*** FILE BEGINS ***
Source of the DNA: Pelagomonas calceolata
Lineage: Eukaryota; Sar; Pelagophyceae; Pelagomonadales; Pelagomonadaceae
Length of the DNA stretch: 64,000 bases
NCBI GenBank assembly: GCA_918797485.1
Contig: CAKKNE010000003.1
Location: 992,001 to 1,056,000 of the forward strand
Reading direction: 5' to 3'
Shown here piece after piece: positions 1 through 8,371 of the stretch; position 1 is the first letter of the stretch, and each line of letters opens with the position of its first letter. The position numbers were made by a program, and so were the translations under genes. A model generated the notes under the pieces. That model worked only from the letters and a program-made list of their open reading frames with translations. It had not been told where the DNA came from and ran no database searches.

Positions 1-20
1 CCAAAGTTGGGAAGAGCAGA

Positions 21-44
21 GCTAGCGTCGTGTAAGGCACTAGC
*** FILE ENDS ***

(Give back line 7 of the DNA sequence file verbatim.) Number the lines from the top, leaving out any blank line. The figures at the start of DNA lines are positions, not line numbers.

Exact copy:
Reading direction: 5' to 3'